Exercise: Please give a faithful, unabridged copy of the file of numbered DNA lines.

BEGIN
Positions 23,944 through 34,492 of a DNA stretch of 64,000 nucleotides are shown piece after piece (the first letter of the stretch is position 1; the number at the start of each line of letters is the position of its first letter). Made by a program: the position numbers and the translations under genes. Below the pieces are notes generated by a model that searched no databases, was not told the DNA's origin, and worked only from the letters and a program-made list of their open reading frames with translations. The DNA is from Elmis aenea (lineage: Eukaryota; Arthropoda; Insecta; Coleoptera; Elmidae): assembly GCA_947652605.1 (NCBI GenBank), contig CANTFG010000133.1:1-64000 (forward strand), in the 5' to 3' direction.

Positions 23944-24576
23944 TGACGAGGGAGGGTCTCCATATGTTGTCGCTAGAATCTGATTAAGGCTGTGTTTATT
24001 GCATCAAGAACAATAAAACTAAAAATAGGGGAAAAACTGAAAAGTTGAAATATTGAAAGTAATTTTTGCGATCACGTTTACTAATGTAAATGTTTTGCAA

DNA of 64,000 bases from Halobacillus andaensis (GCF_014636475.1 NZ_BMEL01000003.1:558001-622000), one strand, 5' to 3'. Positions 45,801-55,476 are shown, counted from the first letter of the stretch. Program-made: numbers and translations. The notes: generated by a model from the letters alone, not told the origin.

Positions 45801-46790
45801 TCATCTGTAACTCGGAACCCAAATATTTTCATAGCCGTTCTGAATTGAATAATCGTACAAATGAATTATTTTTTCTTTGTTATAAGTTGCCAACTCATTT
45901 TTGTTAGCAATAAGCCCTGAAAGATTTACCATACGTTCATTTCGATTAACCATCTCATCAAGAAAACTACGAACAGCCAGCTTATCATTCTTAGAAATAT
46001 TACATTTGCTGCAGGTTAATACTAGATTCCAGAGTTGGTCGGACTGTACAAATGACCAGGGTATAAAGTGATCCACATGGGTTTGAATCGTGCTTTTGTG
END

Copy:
Positions 23,944 through 34,492 of a DNA stretch of 64,000 nucleotides are shown piece after piece (the first letter of the stretch is position 1; the number at the start of each line of letters is the position of its first letter). Made by a program: the position numbers and the translations under genes. Below the pieces are notes generated by a model that searched no databases, was not told the DNA's origin, and worked only from the letters and a program-made list of their open reading frames with translations. The DNA is from Elmis aenea (lineage: Eukaryota; Arthropoda; Insecta; Coleoptera; Elmidae): assembly GCA_947652605.1 (NCBI GenBank), contig CANTFG010000133.1:1-64000 (forward strand), in the 5' to 3' direction.

Positions 23944-24576
23944 TGACGAGGGAGGGTCTCCATATGTTGTCGCTAGAATCTGATTAAGGCTGTGTTTATT
24001 GCATCAAGAACAATAAAACTAAAAATAGGGGAAAAACTGAAAAGTTGAAATATTGAAAGTAATTTTTGCGATCACGTTTACTAATGTAAATGTTTTGCAA

DNA of 64,000 bases from Halobacillus andaensis (GCF_014636475.1 NZ_BMEL01000003.1:558001-622000), one strand, 5' to 3'. Positions 45,801-55,476 are shown, counted from the first letter of the stretch. Program-made: numbers and translations. The notes: generated by a model from the letters alone, not told the origin.

Positions 45801-46790
45801 TCATCTGTAACTCGGAACCCAAATATTTTCATAGCCGTTCTGAATTGAATAATCGTACAAATGAATTATTTTTTCTTTGTTATAAGTTGCCAACTCATTT
45901 TTGTTAGCAATAAGCCCTGAAAGATTTACCATACGTTCATTTCGATTAACCATCTCATCAAGAAAACTACGAACAGCCAGCTTATCATTCTTAGAAATAT
46001 TACATTTGCTGCAGGTTAATACTAGATTCCAGAGTTGGTCGGACTGTACAAATGACCAGGGTATAAAGTGATCCACATGGGTTTGAATCGTGCTTTTGTG